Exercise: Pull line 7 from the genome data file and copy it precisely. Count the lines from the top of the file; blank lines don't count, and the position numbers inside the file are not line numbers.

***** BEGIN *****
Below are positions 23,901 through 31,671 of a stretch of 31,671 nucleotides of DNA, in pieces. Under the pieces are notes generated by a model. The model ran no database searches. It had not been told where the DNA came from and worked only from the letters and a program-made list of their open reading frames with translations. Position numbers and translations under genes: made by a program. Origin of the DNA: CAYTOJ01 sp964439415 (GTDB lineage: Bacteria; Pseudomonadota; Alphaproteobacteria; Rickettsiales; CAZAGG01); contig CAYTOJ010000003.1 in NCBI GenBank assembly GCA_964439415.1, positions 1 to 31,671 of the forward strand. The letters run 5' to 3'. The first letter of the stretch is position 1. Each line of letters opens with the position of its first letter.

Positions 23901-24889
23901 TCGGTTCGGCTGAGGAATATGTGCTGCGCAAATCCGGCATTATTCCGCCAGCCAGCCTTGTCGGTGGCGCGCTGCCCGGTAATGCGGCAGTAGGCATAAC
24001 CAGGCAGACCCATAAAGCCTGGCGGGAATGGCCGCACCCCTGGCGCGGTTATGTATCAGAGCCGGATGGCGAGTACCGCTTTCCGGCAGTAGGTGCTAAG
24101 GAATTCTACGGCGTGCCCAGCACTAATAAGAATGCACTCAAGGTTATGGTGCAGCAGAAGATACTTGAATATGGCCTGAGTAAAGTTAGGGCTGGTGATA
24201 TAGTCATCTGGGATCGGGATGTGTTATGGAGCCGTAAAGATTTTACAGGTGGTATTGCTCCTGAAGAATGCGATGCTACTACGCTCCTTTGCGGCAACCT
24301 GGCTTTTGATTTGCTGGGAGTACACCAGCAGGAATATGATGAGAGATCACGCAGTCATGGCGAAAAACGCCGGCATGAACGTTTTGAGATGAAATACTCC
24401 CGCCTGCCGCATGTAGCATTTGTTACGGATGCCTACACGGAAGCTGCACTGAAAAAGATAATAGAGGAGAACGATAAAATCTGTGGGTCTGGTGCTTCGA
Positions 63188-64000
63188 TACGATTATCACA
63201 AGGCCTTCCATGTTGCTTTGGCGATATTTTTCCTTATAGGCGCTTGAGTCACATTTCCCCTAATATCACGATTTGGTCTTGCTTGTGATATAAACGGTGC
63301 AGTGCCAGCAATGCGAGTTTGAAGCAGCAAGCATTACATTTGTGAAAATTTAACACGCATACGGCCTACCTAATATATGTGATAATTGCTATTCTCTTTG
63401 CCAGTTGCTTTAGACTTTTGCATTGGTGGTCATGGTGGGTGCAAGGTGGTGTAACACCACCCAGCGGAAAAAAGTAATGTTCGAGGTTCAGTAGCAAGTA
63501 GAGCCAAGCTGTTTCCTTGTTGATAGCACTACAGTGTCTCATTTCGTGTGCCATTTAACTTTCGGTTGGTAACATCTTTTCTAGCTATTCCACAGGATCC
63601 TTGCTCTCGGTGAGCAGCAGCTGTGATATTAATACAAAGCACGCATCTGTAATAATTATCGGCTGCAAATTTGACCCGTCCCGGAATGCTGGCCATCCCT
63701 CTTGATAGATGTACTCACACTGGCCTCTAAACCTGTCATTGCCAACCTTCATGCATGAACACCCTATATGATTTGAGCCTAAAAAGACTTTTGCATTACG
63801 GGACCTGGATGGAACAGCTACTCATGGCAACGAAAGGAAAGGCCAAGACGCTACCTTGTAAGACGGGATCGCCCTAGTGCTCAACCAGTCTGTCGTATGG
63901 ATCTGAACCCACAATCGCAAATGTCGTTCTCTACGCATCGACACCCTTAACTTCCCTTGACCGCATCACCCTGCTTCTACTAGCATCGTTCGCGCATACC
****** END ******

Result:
24301 GGCTTTTGATTTGCTGGGAGTACACCAGCAGGAATATGATGAGAGATCACGCAGTCATGGCGAAAAACGCCGGCATGAACGTTTTGAGATGAAATACTCC